As a business owner, you know the importance of keeping records up-to-date and accurate. You’ll also know that it is not easy to handle business books and business accounts while managing all other tasks to grow your business. For a busy business owner, it is easy for financial transactions to get lost and numbers to get entered wrong. This is where a bank reconciliation helps to identify if there are any discrepancies in numbers. Performing bank account reconciliations is a crucial process that keeps your accounts current, ensures accurate records, and gives you a chance to check your accounts for fraud and other irregularities.
Understanding the Process to Reconcile Bank Accounts
Bank account reconciliation or bank statement reconciliation is the process of making sure that the records of your business books match the records of your bank accounts. If they provide the same balances on a specific date, it means they are reconciled accurately. Manual bank account reconciliation is a quite time-consuming task. With modern accounting software, bank reconciliation statements can be easily done. Bank account reconciliation is the most common type of reconciliation performed by various business owners.
What is the Purpose of Bank Reconciliations?
Bank account reconciliation is important for various reasons. It allows you to :
- keep precise records of the cash you have on hand for your company at all times.
- find problems, such as multiple payments, data entry errors, and wrong calculations. Even the most successful firms are susceptible to these problems.
- Watch out for theft or fraud.
- create precise reporting for tax purposes
- Avoid paying bank fees for overdrafts and inadequate money.
Many business owners assume that numbers from their accounting software and bank are correct without preparing bank reconciliation statements.
How Often Should You Perform Bank Account Reconciliation?
Generally, you should reconcile your bank accounts each time your bank sends you a statement, which is usually once a month. You might also wish to undertake a weekly or daily reconciliation of your bank accounts depending on the volume of transactions your company processes.
By doing this, you can cut down on the number of transactions you need to review each month and make sure you’re always one step ahead of any problems that might arise.
How to do a Bank Reconciliation?
When you compare your records of sales and costs to the records kept by your bank, you are performing a bank account reconciliation. It’s how you validate the accounting figures for your company.
Get Bank Records
Get a list of all transactions from the bank. If you have a current account and a credit card account, then you are required to get both statements.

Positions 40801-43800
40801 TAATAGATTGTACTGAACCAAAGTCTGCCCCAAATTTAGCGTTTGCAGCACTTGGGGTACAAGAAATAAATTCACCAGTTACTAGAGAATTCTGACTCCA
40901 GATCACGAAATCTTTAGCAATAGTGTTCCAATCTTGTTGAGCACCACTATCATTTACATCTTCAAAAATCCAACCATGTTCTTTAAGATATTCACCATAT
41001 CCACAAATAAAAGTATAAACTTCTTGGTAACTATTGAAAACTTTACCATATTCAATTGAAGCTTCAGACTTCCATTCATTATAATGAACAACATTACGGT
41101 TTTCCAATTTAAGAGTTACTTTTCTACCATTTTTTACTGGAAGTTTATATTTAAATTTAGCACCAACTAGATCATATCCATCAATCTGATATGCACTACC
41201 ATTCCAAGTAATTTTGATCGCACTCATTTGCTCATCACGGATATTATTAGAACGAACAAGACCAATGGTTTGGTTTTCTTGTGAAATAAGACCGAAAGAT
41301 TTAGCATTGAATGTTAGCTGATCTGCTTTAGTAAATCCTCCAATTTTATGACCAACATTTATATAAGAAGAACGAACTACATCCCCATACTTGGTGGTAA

Get Business Records
Open your ledger to check incoming and outgoing. It might be in a logbook, in an accounting software package, or on a spreadsheet. Some accounting software will get bills and receipts using various data capture tools and fetch the data automatically.
Find Your Starting Point
Find the last time when the balance in your company account and the balance in your books matched. From there, begin the reconciliation and prepare a statement of bank reconciliation.
Run through Bank Deposits
Ensure each deposit in your account appears as income. If something is missing, then enter it. You will need to check out if it was a refund, interest, sale, or something else.
Check the Income on Your Books
Each entry must match a deposit on your bank statement. You need to find out the reason if something is missing. A client payment might have bounced.
Check Bank Withdrawals
You need to record all bank withdrawals in your business books. It includes things like bank fees that might not have been accounted for yet.
Run through Expenses on Your Books
Each entry needs to be matched with a withdrawal on your bank statement. If not, check out the reason behind it. It might be possible that your payments haven’t cleared yet, or maybe paid using a different account or paid using cash.
After going through your all deposits and withdrawals, your business bank balance must match the totals in your business accounts. It will be the starting point for your next bank account reconciliation.
Now, you know the importance of reconciling bank accounts. Therefore, make sure you reconcile your bank accounts for more accuracy. You can also get in touch with a Reliable Bookkeeping Services provider to get your bank accounts reconciled.